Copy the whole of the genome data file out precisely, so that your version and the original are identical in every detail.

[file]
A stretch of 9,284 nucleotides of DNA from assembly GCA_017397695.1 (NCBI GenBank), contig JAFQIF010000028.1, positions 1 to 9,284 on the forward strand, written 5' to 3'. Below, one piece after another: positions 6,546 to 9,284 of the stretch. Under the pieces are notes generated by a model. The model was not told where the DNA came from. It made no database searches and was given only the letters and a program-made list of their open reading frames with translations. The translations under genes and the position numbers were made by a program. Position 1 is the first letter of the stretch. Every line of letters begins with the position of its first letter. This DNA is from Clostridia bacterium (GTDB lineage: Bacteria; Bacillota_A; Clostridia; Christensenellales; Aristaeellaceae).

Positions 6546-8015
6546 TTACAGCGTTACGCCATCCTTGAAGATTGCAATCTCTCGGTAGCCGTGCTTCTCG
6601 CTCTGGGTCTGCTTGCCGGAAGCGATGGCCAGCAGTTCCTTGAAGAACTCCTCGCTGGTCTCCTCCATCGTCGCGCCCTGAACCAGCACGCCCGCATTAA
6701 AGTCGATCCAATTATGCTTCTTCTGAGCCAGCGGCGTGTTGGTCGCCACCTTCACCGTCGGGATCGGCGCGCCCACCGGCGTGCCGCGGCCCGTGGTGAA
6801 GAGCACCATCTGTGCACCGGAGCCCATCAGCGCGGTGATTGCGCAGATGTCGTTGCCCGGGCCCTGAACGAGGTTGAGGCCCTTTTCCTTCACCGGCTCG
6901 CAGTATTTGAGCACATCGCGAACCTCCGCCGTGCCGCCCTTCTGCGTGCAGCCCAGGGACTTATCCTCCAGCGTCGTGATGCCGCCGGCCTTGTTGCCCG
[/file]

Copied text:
A stretch of 9,284 nucleotides of DNA from assembly GCA_017397695.1 (NCBI GenBank), contig JAFQIF010000028.1, positions 1 to 9,284 on the forward strand, written 5' to 3'. Below, one piece after another: positions 6,546 to 9,284 of the stretch. Under the pieces are notes generated by a model. The model was not told where the DNA came from. It made no database searches and was given only the letters and a program-made list of their open reading frames with translations. The translations under genes and the position numbers were made by a program. Position 1 is the first letter of the stretch. Every line of letters begins with the position of its first letter. This DNA is from Clostridia bacterium (GTDB lineage: Bacteria; Bacillota_A; Clostridia; Christensenellales; Aristaeellaceae).

Positions 6546-8015
6546 TTACAGCGTTACGCCATCCTTGAAGATTGCAATCTCTCGGTAGCCGTGCTTCTCG
6601 CTCTGGGTCTGCTTGCCGGAAGCGATGGCCAGCAGTTCCTTGAAGAACTCCTCGCTGGTCTCCTCCATCGTCGCGCCCTGAACCAGCACGCCCGCATTAA
6701 AGTCGATCCAATTATGCTTCTTCTGAGCCAGCGGCGTGTTGGTCGCCACCTTCACCGTCGGGATCGGCGCGCCCACCGGCGTGCCGCGGCCCGTGGTGAA
6801 GAGCACCATCTGTGCACCGGAGCCCATCAGCGCGGTGATTGCGCAGATGTCGTTGCCCGGGCCCTGAACGAGGTTGAGGCCCTTTTCCTTCACCGGCTCG
6901 CAGTATTTGAGCACATCGCGAACCTCCGCCGTGCCGCCCTTCTGCGTGCAGCCCAGGGACTTATCCTCCAGCGTCGTGATGCCGCCGGCCTTGTTGCCCG